My father recently called me a millennial. Confused as to whether it was good or bad to be called such a thing by a parent, I inquired as to the meaning of his compliment/accusation.
“What are you calling me? A flower?”
“I was watching Dateline and they had an interesting piece on millennials. I think you should give it a watch.”
Ah, it all made sense.
Whenever one of his usual primetime programs isn’t on (Think: Boston Legal, Ugly Betty, etc.), my dad always turns to whatever else is on, rarely letting me or my mom get a chance to watch the Phillies game. Dateline or Sixty Minutes would almost always suffice, with whatever was being reported on being compelling enough for an hour of his time. Evidently, Dateline had reported on millennials. Whatever they were.
“I sent you the link, if you’d check your e-mail every once in a while.”
Slightly behind the times, my father is now armed with dated knowledge of technology, and has mastered the art of Googling videos and forwarding them to his closest family and friends. Tiny Christmas presents offered all year long, twice a week. Generally, I skim the subjects of such e-mails, always wary of wasting my time by reading warning messages dealing with my e-mail account becoming “inactive.” I must forward such e-mails to ten people, lest my account become inactive!!!
I have become well-versed in what subject lines constitute spam, worthless jokes, and various other bullshit scams and generally elect to skip over them rather than delete them. This has left my inbox inundated with thousands of e-mails. The last time I logged in, I had 8746 “new” messages.
I knew that my father electronically mailing the video to me coupled with his mentioning of it aloud meant that his suggestion to watch it wasn’t merely a suggestion, but a homework assignment. Taken back to the days in high school when I actually had my dad as a teacher (a blog article in the near future, I am sure), I knew how much weight homework assignments carried.
So I complied.
After scouring through the vast array of pointless unread messages still waiting for spring cleaning (three years worth), I found the link to the video titled “The Millennials Are Coming,” and was incensed with what I watched.
According to Dateline, the basic premise of millennials is this: Millennials are the internet generation. People born between 1980 and 1995. They are extremely tech-savvy and are always using the latest gadgets and devices to help them get things done faster and more efficiently.
Seems like a good thing to be considered a millennial. I should be proud that my father called me by such a title, right?
Not so much, evidently. We are a bunch of brats, says Dateline, in so many words.
“It’s our way or the highway,” is the mantra tagged to us millennials. Employers can’t be harsh or tell us that they are disappointed in us. They must schedule our work day around our yoga class. We are so used to childhoods of trophies and positive recognition that we are completely unprepared for the cold realities of the workplace.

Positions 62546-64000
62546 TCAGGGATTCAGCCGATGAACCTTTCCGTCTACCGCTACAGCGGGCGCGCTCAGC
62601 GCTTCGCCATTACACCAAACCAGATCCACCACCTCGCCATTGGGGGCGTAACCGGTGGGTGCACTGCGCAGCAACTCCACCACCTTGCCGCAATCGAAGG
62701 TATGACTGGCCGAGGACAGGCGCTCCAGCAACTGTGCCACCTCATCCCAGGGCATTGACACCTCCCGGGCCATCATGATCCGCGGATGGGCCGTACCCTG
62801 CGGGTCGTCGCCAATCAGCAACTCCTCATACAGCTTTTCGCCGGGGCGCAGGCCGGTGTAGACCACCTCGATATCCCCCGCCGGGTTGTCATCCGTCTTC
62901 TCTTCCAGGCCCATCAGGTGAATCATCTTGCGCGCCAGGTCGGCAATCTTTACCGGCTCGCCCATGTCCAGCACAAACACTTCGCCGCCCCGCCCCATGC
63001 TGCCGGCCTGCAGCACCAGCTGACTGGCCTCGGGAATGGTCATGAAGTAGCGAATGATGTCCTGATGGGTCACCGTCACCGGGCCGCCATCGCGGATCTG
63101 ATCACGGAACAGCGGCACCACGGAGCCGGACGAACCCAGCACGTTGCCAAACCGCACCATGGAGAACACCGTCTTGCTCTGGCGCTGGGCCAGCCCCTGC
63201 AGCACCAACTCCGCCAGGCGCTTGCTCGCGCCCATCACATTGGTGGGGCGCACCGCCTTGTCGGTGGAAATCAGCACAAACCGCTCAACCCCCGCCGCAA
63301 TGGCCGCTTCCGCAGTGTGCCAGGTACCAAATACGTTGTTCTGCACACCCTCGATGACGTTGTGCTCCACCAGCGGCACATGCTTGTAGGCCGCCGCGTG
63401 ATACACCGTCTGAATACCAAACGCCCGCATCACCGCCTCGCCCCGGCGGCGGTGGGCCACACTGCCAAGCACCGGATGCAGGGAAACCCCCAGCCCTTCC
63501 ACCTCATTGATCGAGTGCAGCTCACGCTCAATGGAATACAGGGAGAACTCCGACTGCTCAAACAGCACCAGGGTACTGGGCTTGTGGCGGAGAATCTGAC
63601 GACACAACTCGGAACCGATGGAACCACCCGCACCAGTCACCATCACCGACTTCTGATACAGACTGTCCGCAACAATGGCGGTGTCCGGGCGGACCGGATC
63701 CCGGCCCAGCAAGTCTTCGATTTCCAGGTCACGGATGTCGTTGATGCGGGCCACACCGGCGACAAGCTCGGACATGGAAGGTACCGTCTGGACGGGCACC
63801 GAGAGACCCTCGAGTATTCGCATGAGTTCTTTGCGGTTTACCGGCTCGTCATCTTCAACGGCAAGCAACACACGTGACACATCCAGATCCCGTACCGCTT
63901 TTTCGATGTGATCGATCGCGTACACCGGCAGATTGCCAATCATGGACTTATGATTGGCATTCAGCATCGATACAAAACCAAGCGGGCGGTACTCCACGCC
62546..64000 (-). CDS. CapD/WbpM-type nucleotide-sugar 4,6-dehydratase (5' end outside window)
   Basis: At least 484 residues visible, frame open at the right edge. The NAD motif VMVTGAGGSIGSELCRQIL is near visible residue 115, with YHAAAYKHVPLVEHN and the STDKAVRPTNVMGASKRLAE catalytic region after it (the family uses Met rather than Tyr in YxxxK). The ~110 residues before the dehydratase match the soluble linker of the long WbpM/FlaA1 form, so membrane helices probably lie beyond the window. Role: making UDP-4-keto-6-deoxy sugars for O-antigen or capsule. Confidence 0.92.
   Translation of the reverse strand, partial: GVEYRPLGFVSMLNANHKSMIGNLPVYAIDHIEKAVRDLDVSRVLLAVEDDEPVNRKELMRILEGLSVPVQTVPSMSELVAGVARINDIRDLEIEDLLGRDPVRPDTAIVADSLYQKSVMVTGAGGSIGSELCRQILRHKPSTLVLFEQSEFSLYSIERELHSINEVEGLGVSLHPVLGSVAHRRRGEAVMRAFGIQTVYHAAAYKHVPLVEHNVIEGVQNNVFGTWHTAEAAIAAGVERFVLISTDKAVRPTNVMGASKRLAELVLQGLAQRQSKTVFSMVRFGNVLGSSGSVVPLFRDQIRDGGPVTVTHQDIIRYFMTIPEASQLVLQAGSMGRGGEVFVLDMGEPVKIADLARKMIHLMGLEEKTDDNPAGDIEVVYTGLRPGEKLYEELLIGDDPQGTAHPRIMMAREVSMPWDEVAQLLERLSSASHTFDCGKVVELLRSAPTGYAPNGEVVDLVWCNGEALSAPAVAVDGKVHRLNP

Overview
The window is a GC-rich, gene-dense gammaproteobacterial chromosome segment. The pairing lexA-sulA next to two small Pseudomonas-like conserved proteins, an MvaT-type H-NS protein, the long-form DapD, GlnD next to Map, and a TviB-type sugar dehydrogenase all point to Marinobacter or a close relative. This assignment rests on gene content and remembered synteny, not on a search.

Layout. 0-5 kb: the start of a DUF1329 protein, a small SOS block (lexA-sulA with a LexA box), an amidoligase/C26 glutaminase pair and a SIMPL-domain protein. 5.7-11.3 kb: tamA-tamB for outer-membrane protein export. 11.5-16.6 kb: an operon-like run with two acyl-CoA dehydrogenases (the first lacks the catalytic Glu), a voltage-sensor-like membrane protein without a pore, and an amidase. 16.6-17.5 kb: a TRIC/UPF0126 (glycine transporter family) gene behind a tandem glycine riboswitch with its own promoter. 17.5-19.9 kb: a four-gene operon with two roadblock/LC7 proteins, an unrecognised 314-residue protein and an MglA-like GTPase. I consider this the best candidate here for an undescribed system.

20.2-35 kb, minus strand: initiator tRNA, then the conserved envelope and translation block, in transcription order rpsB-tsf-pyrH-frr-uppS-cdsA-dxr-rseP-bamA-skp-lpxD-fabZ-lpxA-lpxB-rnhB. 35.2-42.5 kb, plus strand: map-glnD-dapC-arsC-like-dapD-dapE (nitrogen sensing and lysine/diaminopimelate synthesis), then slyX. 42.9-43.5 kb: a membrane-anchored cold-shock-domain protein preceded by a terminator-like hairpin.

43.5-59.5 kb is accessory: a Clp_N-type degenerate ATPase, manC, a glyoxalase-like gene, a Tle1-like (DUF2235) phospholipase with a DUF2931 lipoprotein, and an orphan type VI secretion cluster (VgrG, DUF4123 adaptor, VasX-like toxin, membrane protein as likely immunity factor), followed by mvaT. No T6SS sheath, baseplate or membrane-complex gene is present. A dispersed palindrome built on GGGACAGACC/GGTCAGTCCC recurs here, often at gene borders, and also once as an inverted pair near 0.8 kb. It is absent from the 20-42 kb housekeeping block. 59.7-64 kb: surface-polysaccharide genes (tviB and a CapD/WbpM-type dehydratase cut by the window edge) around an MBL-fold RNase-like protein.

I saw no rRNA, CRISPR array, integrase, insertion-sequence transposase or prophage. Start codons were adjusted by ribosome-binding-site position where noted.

Even though we are incorrigible snots, employers need to find ways to “deal” with us and appease us. Rightfully so! I mean, we do know how to use all of those complicated computer-machines, after all.
Dateline claims that there are more unfilled jobs than millennials to fill them, so we are a hot commodity. If an employer gives a young employee a hard time, that employee can simply move on to a different job where the next boss will “adore them.”
My unemployed ass is getting kicked by potential employers, not kissed.
For this and many other reasons, the piece is offensive. It refers to millennials as an “epidemic” and as “extraterrestrials.” We are like a virus that is spreading, it seems, and we are so much different than the people that already exist in the workforce that clearly we must have come from another planet.
And who is to blame for the so-called millennial epidemic?
That’s right, the sweater-vest wearing, shoe tossing, preacher who told all of our preschoolers that they are special. You are special and you are special, and even you are special. “And for doing what?” Wall Street Journal columnist Jeffrey Zaslow asks. My answer: “Who cares?”
Mr. Rogers was one of the few remaining wholesome shows. How can you put down a man who devoted his life to teaching children virtuous lessons? I remember crying the day he died, even though I was in eleventh grade. I even wrote a eulogy for him as a writing assignment. Mr. Rogers had acted as my third parent. He imbedded constant positive messages in the psyche of millions of children and taught them the simple message that It’s Okay To Be You. Do kids have to do something to deserve that?
Yes, I may fit the mold of a millennial. I still live at home as I search for a job and continue to write. My mother even does my laundry (This, however, is due to the fact that I broke the dryer and she doesn’t trust me).
But I consider myself quite independent and far from what some evening news program would categorize me as. I am tech-savvy, but modest. Not all people born between the years of 1980 and 1995 are cocky and in constant need of flattery by employers in order to produce results.
I can’t help but feel a sense of loss as PBS recently took Mr. Rogers off the air. I suppose that is one way to eradicate the epidemic and protect the world from the freakish extraterrestrials that are millennials. We took the place of the baby boomers. Who will take our place? The economy further failing, I envision a bleak future filled with pollution, corruption, and…. Teletubbies.
Perhaps if people start picturing that kind of a world they could begin to lay off the millennials.
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